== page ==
The mother said that the border agents would not listen to her pleas, saying repeatedly that they had “zero tolerance” for infractions.
The mother along with her four children — aged 9, 12, 14, and 16 — and their grandmother each received the maximum fine possible. The family was then ordered to drive to the nearest Designated Quarantine Facility (DQF), which is in Winnipeg where they were told they must stay until they can receive another COVID test.
“They threatened me that if I didn’t go to the DQF, they would fine me another $3,000 and send the police.”
The mother, almost crying as she spoke, said that everyone in her family has been traumatized by what unfolded.
“My children were offering to do extra jobs to pay off the fines. My 14-year-old was bawling. She was so scared. We were all just crying,” she said.
“My husband’s furious. He can’t sleep. He’s anxious. He’s worried about us. He can’t believe this is what they do to a family during a pandemic all in the name of safety,” she added.
The mother said that when she spoke to border agents on the phone yesterday, pleading with them to let her and her family go home, they essentially told her that they would not budge and that they wanted to make an example of the mother and her family as a warning to other people not to travel.
“I called the border agent yesterday to talk to her. She basically told me that they gave us the maximum fine possible, that we were the first ones in this area to receive this and that they wanted to make an example of us so that other people would not travel.”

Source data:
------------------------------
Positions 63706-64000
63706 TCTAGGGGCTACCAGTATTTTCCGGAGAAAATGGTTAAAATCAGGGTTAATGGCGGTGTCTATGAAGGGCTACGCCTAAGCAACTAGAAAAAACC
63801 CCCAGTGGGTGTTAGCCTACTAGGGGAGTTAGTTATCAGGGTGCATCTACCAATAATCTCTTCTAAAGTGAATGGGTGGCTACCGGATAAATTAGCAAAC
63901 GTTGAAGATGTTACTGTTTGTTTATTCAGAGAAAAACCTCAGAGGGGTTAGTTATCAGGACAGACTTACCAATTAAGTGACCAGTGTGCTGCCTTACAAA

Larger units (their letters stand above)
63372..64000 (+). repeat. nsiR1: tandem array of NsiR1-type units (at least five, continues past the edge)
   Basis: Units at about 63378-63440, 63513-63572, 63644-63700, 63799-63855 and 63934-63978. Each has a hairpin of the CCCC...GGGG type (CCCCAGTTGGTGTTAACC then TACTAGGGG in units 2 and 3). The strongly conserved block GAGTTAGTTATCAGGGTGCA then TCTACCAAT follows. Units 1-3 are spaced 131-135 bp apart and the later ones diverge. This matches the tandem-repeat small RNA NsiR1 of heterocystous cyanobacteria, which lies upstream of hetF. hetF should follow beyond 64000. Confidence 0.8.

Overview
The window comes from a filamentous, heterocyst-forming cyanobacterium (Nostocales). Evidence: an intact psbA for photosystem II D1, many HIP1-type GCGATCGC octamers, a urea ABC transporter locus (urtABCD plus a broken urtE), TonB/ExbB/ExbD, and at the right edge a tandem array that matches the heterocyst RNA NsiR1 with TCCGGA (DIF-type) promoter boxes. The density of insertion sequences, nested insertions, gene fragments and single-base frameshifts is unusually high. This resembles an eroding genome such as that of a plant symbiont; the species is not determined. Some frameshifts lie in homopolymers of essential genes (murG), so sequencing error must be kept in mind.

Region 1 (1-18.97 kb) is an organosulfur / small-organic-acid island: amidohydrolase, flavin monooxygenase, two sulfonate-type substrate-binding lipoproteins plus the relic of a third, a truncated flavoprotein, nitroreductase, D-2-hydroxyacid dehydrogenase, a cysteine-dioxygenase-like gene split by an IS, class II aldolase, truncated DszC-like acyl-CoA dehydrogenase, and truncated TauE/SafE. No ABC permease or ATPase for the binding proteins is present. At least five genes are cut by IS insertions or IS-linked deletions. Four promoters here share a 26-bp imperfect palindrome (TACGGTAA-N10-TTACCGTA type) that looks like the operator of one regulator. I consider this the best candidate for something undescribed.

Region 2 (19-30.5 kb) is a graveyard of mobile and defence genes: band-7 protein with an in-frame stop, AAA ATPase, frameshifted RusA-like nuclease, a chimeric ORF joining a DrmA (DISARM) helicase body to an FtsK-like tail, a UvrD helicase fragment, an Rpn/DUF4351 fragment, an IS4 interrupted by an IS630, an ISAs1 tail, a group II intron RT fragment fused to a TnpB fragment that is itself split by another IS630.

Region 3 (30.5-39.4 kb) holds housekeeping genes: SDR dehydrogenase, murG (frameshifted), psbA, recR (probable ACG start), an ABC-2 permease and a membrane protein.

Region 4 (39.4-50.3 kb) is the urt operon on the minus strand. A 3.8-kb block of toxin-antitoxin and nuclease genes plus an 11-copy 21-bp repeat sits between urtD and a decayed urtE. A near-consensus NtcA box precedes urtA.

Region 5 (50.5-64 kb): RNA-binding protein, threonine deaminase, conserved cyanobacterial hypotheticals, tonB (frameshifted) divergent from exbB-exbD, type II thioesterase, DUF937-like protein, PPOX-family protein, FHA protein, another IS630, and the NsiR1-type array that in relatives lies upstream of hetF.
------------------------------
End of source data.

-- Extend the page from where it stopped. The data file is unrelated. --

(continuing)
The mother said that there is no way for her family to pay the fines, adding that they are not sure what they will do.
In the meantime, the family was tested yesterday and is currently awaiting the results from the test, which, if negative, may allow them to return home.
The mother said the quarantine location consists of two floors of a hotel in Winnipeg. She said that she can’t believe keeping her family there is really about safety because they’ve been in contact with many more people such as nurses, quarantine staff, and maintenance personnel than if they had just stayed at home according to their original quarantine plan.
“I don’t need to be here, I don’t want to be here, and this is against my freedom. This is not where I should be. I should be at home,” the mother said.
The Justice Centre for Constitutional Freedoms (JCCF) has called forced quarantines contrary to Canadians’ rights and freedoms as guaranteed by the Charter.
“The Justice Centre is deeply concerned about the current travel restrictions which are a blatant breach of Charter rights,” JCCF lawyer Sayeh Hassan told LifeSiteNews.
“We have filed an action in the Federal Court to challenge these restrictions. We believe they are unconstitutional and violate the rights and freedoms of Canadians to leave and enter Canada freely, not to be detained arbitrarily, the right to counsel, the right to appear in court within a reasonable time to contest detention, the right to reasonable bail and the right to be assumed innocent until proven guilty.”
“At this time individuals who are charged with a criminal offence have all of the above Charter protections, but law-abiding Canadians do not. The Government will need to produce evidence to show why detaining healthy asymptomatic individuals with negative PCR tests is justified under the Charter,” she added.
The mother said that she’s worried about the power Trudeau has seized to pass laws that Canadian citizens have not voted on.
“He made these laws. None of us voted on them. It’s scary,” she said.
Contact information for respectful communications:
Premier of Manitoba Brian Pallister
Email: [email protected]